The author names for the plant classification is as follows: First to name the plant under the name Gnaphalium margaritaceum in 1753 was 'L.' which refers to Carl Linnaeus (1707-1778), Swedish botanist and the developer of the binomial nomenclature of modern taxonomy. Today's classification work is from 1873 by Benth & Hook f. - ‘Benth.’ is for George Bentham, (1800-1884) English botanist, who published many texts of which his Handbook of the British Flora (with Joseph Hooker completing it) is most famous. ‘Hook f.’ refers to Joseph Dalton Hooker (1817-1911) British botanist and explorer, close friend of Charles Darwin, director of the Royal Botanical Garden at Kew, succeeding his father William Jackson Hooker. He and George Bentham published together a number of botanical papers.

Comparisons: Pearly Everlasting is the only representative of Anaphalis in North America and not likely to be confusing.

See bottom of page for notes on the Garden's planting history, distribution in Minnesota and North America, lore and other references.

full plant drawing

Above: Drawing of Pearly Everlasting from Britton, N.L., and A. Brown. 1913. An illustrated flora of the northern United States, Canada and the British Possessions. 3 vols. Charles Scribner's Sons, New York.

Below: The yellow disc florets are surrounded by 8 to 12 series of bright white paperish phyllaries. The calyx and flower stem have fine white hair.

flowers calyx

Below: Stems have long whitish hair. Leaves are sub-clasping with 1 to 3 veins, the central vein most prominent on the underside which is covered with dense white hair.

stem leaf upper side Leaf underside

Below: The maturing disc florets have a fine white pappus attached to the seeds. Plants can form a nice clump as shown.

flower detail clump of plants
flower cluster


Eloise Butler introduced Pearly Everlasting to the Garden in 1913 and 1914 when she planted seeds of the plant. On May 5, 1916 she brought in 12 plants from Gillett's Nursery of Southwick, Mass. She reported these in full bloom on July 30. On Sept. 23, 1919 she brought in a plant from Beaver Camp (Northern MN) and 4 more in July 1920 from Mille Lacs. More came in 1921, '23, and '27. Martha Crone planted it in 1933, '48 and '49 and the species was still in the Garden when Martha Crone did her 1951 census.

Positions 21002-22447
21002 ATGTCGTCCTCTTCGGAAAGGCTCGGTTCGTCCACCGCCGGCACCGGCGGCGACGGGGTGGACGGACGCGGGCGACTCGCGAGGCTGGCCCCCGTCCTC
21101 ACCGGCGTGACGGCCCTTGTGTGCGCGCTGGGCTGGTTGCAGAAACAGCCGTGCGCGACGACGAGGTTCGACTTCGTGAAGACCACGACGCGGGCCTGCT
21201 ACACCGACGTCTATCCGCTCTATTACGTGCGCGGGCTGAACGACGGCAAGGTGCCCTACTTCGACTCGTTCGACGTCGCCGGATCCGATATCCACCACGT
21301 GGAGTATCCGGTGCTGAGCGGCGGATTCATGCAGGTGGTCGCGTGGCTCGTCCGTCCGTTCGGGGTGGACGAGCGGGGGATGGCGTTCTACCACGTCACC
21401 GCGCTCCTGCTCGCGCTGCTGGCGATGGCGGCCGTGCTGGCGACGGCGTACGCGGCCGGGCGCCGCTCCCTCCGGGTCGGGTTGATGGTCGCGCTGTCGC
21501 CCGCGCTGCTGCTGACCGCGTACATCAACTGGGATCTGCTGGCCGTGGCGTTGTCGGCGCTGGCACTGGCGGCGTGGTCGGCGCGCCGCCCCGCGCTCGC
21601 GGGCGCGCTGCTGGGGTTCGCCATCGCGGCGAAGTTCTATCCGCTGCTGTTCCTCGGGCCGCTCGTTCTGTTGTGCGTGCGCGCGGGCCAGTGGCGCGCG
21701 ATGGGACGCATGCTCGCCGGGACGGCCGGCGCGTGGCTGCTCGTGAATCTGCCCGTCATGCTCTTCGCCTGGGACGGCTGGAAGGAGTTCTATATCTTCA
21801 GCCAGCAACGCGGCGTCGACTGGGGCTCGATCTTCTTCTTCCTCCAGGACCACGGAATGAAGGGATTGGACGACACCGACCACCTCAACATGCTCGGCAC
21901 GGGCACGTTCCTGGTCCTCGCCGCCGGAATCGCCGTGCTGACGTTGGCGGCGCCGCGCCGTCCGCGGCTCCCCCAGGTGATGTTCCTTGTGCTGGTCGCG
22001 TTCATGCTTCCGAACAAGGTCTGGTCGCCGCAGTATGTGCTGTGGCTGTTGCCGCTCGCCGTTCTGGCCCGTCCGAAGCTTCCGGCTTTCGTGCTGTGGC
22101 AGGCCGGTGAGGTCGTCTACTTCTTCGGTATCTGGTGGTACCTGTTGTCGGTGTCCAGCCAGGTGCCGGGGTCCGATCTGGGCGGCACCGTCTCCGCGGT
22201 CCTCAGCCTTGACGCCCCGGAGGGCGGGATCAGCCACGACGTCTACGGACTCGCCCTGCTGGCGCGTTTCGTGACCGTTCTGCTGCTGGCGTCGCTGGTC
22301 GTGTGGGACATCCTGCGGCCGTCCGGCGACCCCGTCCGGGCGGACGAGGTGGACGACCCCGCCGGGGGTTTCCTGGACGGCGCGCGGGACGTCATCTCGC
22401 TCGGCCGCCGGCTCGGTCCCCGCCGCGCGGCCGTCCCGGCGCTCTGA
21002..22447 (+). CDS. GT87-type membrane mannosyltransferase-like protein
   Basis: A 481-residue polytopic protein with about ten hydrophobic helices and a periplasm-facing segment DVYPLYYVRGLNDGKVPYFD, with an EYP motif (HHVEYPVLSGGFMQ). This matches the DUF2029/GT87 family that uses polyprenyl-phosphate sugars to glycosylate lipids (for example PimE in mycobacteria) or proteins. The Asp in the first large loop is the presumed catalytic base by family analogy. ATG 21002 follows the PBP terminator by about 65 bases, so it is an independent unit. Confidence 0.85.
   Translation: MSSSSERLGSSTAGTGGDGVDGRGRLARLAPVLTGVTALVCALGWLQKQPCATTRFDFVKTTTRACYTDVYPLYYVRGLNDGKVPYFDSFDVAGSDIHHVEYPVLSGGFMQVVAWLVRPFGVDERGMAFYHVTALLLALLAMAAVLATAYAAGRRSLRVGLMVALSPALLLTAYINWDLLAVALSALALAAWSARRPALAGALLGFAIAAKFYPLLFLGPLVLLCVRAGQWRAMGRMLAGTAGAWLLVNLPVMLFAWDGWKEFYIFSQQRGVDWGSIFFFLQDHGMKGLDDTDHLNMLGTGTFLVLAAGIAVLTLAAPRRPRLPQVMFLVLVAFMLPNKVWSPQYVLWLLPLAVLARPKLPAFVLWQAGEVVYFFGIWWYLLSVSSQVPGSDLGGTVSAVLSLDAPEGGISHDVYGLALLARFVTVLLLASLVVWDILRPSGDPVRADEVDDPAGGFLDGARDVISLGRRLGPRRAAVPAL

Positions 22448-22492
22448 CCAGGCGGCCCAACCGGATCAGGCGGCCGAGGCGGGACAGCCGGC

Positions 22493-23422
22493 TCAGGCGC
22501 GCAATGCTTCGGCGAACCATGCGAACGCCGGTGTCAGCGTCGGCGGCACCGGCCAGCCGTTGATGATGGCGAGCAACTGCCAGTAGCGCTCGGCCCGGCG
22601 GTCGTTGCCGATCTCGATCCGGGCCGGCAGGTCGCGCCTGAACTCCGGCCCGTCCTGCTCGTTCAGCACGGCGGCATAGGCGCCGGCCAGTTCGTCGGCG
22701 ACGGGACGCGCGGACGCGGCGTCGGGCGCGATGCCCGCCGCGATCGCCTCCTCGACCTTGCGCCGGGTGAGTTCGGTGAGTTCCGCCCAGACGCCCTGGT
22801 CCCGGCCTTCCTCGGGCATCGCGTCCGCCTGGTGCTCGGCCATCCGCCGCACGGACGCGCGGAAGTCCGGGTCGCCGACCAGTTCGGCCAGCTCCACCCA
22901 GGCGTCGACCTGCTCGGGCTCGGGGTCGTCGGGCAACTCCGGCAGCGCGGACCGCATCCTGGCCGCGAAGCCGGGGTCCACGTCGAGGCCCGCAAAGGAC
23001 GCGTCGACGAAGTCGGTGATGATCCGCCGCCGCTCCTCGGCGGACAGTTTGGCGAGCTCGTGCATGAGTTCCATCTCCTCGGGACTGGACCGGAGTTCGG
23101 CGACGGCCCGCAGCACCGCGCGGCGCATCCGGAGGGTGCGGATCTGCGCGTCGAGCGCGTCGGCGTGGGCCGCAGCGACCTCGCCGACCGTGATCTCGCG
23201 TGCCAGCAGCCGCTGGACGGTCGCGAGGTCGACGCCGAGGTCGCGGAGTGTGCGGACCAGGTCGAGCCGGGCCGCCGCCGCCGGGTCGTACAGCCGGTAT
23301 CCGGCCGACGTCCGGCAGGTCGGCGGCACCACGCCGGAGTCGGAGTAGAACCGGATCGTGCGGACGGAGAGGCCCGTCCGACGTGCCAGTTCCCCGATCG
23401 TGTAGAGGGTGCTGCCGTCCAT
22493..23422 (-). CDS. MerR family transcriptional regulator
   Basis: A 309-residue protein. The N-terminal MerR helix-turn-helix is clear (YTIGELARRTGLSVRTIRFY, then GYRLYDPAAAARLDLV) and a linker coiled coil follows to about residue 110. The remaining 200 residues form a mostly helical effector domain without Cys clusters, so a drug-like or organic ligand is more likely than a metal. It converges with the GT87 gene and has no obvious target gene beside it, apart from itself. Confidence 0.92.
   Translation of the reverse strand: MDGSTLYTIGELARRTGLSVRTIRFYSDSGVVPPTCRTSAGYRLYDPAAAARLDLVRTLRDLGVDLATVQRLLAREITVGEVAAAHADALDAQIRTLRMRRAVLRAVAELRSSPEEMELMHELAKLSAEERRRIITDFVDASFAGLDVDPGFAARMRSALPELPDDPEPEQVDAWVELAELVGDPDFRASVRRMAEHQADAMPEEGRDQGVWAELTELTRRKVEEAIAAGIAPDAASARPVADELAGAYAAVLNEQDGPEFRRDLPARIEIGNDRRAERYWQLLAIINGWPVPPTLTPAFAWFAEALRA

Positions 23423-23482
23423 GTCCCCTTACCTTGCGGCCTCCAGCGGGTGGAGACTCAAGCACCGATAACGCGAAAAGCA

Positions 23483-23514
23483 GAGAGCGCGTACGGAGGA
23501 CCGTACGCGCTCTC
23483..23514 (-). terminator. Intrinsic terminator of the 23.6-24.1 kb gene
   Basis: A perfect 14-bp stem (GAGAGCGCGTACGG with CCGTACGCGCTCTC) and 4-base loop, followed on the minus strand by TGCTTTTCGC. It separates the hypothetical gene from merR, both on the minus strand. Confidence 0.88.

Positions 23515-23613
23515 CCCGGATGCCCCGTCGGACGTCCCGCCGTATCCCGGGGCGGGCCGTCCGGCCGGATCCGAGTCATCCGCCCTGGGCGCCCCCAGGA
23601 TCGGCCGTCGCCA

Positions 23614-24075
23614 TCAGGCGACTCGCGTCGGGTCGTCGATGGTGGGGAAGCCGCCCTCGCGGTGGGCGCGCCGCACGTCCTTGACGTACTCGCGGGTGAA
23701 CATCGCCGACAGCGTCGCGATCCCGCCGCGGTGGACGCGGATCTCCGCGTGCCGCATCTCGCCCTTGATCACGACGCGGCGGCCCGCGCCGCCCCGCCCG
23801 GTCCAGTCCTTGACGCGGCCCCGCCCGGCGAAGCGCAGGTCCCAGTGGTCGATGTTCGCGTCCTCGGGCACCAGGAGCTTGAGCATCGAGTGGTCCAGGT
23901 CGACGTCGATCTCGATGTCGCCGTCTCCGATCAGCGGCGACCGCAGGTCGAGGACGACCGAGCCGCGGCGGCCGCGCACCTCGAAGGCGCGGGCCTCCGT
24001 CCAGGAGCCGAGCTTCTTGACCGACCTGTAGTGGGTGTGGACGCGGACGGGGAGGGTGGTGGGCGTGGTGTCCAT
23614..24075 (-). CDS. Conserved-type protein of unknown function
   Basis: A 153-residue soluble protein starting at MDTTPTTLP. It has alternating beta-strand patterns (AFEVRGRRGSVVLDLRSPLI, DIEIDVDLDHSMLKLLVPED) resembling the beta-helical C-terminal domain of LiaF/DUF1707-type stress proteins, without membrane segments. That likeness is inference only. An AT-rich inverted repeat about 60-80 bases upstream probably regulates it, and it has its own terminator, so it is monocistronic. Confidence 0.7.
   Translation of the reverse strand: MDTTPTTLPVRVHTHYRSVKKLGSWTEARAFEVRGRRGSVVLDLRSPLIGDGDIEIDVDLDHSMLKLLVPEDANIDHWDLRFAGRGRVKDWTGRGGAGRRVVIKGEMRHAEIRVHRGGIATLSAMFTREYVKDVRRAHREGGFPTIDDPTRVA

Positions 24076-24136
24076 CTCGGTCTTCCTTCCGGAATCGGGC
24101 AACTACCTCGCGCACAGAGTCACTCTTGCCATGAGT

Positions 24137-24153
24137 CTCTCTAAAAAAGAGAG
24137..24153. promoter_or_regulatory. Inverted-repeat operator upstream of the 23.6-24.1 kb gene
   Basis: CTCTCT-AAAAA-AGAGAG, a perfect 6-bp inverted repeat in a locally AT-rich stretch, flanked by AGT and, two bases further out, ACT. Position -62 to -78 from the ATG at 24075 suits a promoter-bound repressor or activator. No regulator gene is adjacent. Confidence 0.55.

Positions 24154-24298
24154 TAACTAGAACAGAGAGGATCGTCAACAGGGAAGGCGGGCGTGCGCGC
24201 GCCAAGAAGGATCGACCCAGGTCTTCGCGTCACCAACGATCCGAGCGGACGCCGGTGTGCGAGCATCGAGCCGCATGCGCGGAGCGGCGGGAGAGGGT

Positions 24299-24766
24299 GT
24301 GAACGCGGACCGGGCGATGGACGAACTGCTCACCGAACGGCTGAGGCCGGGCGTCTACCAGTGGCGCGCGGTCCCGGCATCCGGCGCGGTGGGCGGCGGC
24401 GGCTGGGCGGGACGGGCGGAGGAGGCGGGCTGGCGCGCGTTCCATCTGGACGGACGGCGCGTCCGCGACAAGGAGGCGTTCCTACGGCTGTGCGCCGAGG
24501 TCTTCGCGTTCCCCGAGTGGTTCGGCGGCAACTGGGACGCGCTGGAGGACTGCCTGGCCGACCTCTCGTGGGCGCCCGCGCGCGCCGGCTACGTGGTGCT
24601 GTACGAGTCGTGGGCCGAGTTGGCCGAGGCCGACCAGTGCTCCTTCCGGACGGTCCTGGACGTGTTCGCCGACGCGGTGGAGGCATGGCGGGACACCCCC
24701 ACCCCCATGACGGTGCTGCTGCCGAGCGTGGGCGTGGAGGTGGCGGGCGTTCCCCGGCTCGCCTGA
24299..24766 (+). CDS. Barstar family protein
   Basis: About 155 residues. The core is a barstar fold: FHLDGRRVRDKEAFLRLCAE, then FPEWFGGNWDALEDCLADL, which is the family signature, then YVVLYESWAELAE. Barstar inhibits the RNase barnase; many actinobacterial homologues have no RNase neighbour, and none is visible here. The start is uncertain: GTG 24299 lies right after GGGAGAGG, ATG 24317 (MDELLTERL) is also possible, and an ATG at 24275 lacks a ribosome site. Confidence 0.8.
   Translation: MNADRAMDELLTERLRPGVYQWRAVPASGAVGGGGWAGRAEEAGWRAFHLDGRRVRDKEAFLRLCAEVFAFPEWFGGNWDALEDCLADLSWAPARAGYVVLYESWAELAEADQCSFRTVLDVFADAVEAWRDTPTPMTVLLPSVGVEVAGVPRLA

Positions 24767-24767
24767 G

A. margaritacea is the only species of Anaphalis found in Minnesota. It is known in about 1/4 of the counties, widely scattered around the state. It is also the only species of Anaphalis native to North America and is found throughout the continent except Nunavut in Canada and the Gulf Coast states of the U.S. The genus is native to Asia and India and widely introduced into Europe such that there are now about 110 described species of the genus. The plant was widely planted as an ornamental in North America and some of our populations undoubtedly escaped from cultivation.

Hutchins (Ref.#12) does not report any medicinal use of this plant among North American Native populations.

References and site links

References: Plant characteristics are generally from sources 1A, 32, W2, W3, W7 & W8 plus others as specifically applied. Distribution principally from W1, W2 and 28C. Planting history generally from 1, 4 & 4a. Other sources by specific reference. See Reference List for details.

graphicIdentification booklet for most of the flowering forbs and small flowering shrubs of the Eloise Butler Wildflower Garden. Details Here.